US Secretary of State Rex Tillerson tried on Tuesday to shrug off doubts about his future and reassure Washington's European allies of the strength of trans-Atlantic ties.
In Brussels for talks with EU and NATO leaders, Tillerson was confronted by mounting concern that President Donald Trump's "America First" agenda has weakened the alliance.
But the former oilman was working with one eye looking back over his shoulder to Washington, after leaked reports last week from Trump's White House suggested his own job was on the line.
European leaders were already frustrated that Trump has undermined the hard-fought Iran nuclear deal, which they see as key to preventing a Middle East arms race.
Now they are concerned that Trump is considering declaring Jerusalem to be the capital of Israel, a move that would provoke Arab protest and undermine hopes of a revived peace process.
Tillerson put a brave face on the criticism in his first meeting of the day -- one with his own US staff from the Brussels missions to the EU, NATO and Belgium.
He promised "quick wins" from his efforts to streamline State Department decision-making and cut costs, but acknowledged that diplomatic successes have been slow in coming.
"The State Department is not missing a beat," he said, lavishing praise on the "acting" officials running the department as he struggles to recruit new leadership.
"While we don't have any wins on the board yet, I can tell you we're in a much better position to advance America's interests around the world than we were 10 months ago."
But after he left the US mission and arrived at the EU and then the NATO headquarters for talks with his counterparts, he faced a sterner reception.
Appearing with EU foreign policy chief Federica Mogherini after talks, Tillerson made only a brief statement and refused to acknowledge questions.
Mogherini, meanwhile, made Europe's position clear.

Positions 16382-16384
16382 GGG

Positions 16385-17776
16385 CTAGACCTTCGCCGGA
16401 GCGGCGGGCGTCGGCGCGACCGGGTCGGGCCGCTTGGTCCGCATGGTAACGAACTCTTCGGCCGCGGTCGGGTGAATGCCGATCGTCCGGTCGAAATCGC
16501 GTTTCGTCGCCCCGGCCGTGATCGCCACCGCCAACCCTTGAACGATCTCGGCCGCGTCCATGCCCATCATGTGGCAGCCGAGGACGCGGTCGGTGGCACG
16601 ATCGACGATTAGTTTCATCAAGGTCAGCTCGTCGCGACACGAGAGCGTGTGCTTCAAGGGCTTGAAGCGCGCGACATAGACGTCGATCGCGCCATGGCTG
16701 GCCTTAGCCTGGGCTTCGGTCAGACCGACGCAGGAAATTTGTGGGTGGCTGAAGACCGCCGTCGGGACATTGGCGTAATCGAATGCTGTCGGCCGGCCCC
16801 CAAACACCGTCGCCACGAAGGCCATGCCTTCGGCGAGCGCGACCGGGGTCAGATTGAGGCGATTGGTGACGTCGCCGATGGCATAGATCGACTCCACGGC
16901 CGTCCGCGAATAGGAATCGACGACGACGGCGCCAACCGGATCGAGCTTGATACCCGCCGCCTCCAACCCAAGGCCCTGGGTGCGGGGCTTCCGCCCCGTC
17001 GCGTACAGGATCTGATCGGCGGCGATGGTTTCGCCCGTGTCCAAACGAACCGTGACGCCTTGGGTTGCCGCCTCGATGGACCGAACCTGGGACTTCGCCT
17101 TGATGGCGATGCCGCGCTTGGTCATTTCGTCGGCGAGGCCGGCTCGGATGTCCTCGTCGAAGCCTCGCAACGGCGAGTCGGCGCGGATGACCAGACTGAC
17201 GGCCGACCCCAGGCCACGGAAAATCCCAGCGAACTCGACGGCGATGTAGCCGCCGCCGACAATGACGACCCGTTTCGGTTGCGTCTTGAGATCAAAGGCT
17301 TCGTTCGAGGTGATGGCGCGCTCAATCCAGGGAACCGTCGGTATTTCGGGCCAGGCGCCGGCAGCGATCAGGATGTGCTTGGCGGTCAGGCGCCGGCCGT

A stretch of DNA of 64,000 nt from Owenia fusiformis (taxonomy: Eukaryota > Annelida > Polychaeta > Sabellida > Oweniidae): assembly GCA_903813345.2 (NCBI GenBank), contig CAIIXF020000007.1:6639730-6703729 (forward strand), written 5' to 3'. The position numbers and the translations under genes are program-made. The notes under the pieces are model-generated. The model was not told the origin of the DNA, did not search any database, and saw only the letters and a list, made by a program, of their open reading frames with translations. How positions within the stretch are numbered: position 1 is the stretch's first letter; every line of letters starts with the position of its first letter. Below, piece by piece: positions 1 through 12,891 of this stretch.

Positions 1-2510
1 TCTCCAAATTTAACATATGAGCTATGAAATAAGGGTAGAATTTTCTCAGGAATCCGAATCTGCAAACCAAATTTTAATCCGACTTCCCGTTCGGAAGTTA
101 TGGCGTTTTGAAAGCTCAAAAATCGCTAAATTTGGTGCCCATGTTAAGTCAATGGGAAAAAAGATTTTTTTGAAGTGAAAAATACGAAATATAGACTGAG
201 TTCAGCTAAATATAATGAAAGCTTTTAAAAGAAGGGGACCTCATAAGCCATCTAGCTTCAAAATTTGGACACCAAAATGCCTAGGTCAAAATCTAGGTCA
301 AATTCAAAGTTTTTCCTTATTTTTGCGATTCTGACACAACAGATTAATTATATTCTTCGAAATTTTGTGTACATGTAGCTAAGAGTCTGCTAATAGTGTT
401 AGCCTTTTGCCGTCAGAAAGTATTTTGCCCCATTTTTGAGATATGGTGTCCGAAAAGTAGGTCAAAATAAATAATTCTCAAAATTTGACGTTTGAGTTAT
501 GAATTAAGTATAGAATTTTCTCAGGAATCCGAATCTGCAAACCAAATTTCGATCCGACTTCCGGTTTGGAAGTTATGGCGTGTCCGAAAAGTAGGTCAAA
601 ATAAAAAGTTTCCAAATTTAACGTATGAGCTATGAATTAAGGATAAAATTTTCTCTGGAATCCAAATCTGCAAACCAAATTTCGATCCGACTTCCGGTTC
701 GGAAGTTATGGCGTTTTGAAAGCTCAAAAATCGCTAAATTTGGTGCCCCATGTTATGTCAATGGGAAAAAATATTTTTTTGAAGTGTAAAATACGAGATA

Jerusalem, she said, should be the "future capital" to two Israeli and Palestinian states and its status must be decided by peace negotiations between the parties.
"We believe that any action that would undermine this effort must absolutely be avoided," she said.
And she was just as firm on Trump's hopes of reopening the Iran nuclear deal to include measures to contain Tehran's other provocative activities in the Middle East.
Europe's willingness to discuss measures against Iran's missile program and support for militia groups relies on Washington's "continued implementation of the nuclear deal", she said.
After what she called a "very frank discussion" with Tillerson, Mogherini indicated she felt the EU was getting through to the Americans on the deal.
"I think that today we're in a better place when it comes to the commitments to stay compliant with the agreement and work together to keep Iran compliant with the agreement," she told reporters after talks at NATO.
Asked whether the meeting had been frosty, senior Tillerson aide RC Hammond told reporters: "Allies have been very frank in sharing some of their views. Dialogues only work if they go two ways."
Tillerson has other issues to discuss with the allies, in particular the US desire to see them do more to force North Korea to negotiate an end to its nuclear arms build-up.
US officials are full of praise for Europe's support for tougher sanctions on Pyongyang, but want Europe to step up efforts to get China to rein in its neighbour.
Tillerson will also press the allies on Trump's main issue with NATO: Washington wants member states to pay for more of the burden of mutual defence themselves.
The US is also frustrated by the slow pace of Brexit talks, as it wants London and Brussels to finalise their own trade arrangements before trans-Atlantic talks can advance.
And Tillerson wants to rally the allies against Russia's intervention in Ukraine, pushing them to maintain sanctions and to reconsider European pipeline deals with Moscow.
But the diplomat's efforts on all these fronts are hampered by deep European distrust of his unpredictable boss.
Germany's Foreign Minister Sigmar Gabriel, speaking in Berlin before setting off for Brussels, painted a picture of a widening rift in the formerly solid alliance.
Gabriel said Trump's administration had taken an "extraordinary distance" from its traditionally close relationship with Europe, which it now increasingly views as a "competitor or economic rival" rather than an ally.
And he warned those hoping to wait out the Trump years: "US withdrawal is not just about a single president, it won't change fundamentally with the next election."